Math game adds up to win
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Thirty students in grades 4-8 stepped up to the plate a week ago at the PNC Park Hall of Fame Club, calculators in hand.
They were competing in a World Series game for Western Pennsylvania students who participated in the Fantasy Baseball Integrated Math Program.
The program, owned by Action Math Group, Ltd., has been used by a million students nationally. The program teaches math topics such as fractions, decimal and percent equivalence, multiple representations of data, measurement and geometry, statistics and data analysis, proportional reasoning, number sense, probability and graphing.
"The Fantasy Baseball Math Program has been operating in San Diego County Schools in California for over 20 years. I was a mentor to the author of the program who was a math teacher of middle school kids here in San Diego County," Gary Hess, president and CEO of Action Math Group Ltd., said in an email. "Three years ago, we put together a group of investors to purchase the intellectual rights to the program and revise it to meet current educational standards in math across the country, namely the Common Core Standards which have been adopted by 49 states. We brought the new revision out into the market countrywide in 2011."
Pittsburgh Pirates Charities, supported by Pirates general manager Neal Huntington and his wife, Becca, introduced the Fantasy Baseball math program in '11, with four classrooms participating. The program has expanded this year to 13 Boys & Girls clubs and seven classrooms, with a total of 418 students participating. The United Way of Allegheny County and the Pennsylvania Department of Education also supported the program through funding.
"An important part of Pirates Charities' mission is to support youth programs focused on health, fitness and education," said Jacqueline Hunter, development specialist for the Pirates. "The Fantasy Baseball Math Program was a great way to expand Pirates Charities educational programming; the program has a clear connection to baseball, but it also has proven academic outcomes for the kids who participate."
In the Fantasy Baseball program, students receive fictional baseball cards and analyze the players' statistics to draft and trade while building their own teams. A "Player Wheel," a geometric representation of the player's strengths and weaknesses, is created and used to play against other students' teams. A regular-season schedule is set for the class, usually ending with a World Series game to decide the classroom champion.
"It actually knocked my socks off," said Dr. Terri Henderson, the vice president of education and workforce development for the Boys & Girls Clubs of Western Pennsylvania. "All higher order math -- probability, statistics -- is taught through baseball."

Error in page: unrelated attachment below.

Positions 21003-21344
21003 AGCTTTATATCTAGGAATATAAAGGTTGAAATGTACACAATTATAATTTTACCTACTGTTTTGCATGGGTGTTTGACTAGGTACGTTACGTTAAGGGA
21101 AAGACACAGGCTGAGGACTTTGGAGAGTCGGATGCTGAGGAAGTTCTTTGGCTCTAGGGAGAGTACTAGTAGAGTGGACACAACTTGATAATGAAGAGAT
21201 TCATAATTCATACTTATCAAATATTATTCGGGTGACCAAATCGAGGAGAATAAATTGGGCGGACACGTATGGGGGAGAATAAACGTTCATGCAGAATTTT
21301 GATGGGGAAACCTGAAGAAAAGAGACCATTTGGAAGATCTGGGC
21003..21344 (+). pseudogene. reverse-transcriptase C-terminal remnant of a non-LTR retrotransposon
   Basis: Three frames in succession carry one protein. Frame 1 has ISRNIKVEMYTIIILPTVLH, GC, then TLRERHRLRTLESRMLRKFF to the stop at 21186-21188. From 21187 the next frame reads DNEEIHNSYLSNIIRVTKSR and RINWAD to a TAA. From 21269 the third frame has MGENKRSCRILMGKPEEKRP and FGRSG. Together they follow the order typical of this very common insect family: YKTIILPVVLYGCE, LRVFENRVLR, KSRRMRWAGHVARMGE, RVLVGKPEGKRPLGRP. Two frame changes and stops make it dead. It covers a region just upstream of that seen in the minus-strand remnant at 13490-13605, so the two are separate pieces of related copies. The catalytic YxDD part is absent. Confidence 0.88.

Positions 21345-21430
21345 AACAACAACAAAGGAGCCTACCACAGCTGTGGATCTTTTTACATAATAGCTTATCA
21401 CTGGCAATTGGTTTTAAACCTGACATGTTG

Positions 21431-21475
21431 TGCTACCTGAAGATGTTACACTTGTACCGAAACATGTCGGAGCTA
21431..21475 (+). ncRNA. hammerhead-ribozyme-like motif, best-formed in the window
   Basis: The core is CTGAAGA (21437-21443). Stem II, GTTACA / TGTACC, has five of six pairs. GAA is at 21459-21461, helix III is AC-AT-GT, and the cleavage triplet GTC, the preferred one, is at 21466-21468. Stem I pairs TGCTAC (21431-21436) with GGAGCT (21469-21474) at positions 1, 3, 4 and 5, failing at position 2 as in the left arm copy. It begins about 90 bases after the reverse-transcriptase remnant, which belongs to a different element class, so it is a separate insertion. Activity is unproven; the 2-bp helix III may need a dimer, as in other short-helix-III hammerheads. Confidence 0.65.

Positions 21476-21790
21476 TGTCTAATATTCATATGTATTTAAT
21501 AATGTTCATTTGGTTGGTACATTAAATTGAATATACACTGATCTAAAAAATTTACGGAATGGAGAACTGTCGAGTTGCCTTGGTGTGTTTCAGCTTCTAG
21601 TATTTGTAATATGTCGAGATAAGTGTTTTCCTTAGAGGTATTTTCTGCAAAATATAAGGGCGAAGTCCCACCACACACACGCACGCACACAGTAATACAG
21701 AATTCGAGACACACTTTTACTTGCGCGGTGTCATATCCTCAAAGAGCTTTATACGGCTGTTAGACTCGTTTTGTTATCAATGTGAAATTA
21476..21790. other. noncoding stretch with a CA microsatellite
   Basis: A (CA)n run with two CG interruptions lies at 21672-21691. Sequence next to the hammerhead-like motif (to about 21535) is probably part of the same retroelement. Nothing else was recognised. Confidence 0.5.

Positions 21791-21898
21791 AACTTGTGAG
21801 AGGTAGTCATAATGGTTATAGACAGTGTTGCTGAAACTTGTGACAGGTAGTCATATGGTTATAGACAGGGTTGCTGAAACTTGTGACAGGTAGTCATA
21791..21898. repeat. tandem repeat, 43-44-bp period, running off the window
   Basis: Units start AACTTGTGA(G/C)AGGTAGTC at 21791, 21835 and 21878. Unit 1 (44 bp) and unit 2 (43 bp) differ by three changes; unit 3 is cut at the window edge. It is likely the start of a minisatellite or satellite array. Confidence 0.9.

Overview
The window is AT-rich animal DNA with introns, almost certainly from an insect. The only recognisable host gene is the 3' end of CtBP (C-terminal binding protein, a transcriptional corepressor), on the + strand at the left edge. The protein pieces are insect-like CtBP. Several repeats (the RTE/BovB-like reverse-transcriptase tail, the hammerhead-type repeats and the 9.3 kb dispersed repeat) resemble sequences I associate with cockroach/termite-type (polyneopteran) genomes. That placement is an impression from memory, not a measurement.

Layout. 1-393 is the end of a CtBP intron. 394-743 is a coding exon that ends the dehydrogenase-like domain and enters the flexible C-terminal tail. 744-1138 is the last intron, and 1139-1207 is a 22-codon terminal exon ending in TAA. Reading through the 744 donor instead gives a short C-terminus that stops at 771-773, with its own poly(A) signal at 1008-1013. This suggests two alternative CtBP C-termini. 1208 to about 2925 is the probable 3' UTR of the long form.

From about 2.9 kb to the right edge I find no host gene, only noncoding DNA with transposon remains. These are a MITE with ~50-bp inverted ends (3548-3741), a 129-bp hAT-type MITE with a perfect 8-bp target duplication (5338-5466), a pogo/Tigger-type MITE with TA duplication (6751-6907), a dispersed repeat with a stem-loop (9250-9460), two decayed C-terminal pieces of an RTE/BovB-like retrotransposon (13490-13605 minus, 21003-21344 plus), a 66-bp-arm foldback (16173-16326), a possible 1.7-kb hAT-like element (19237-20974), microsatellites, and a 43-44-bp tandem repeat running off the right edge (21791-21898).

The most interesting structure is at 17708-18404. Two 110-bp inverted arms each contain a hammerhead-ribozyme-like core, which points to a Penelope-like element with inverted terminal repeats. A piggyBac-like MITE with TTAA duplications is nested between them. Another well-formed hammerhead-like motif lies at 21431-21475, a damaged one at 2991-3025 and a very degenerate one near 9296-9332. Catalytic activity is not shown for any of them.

A report from Furman Education Resources proves that the Fantasy Baseball program hits a home run. Students improved on their math skills anywhere from 6 percent to 63 percent. Across all participants, the largest growth was in algebra (33 percent).
Starting in February, students throughout Western Pennsylvania began playing each other in the simulated games. The winners in each club or class, as of May 4, got to play at the World Series game.
The "Homestead Grays Dominators" of the LaRosa Boys & Girls Club were crowned the Pittsburgh regional Fantasy Baseball World Series champions. The two students , Sirzyon Edwords-Cox and Josh Gilmore, won a Pedro Alvarez autographed baseball, along with tickets to a Pirates-Minnesota Twins game Tuesday night. The students will be recognized in a pregame ceremony. One will throw out the first pitch, the other will catch it.
"This has been a great program, and it is definitely one that we will continue to support," Hunter said. "There has been a lot of interest from different schools and organizations in being a part of the program, and Pirates Charities will work to make Fantasy Baseball available to as many children as we can in the future."
"The hope for the program is to have it in all 30 Major League Baseball cities as well as all the minor league towns across the country, and then host a World Series of Fantasy Baseball Math, perhaps at the site of an All-Star Game with the champions of each venue competing for the prize. How great would that be!" Hess said. "We are hoping to put math on the same visible level as reading and spelling with a national focus."
First Published June 16, 2012 12:00 am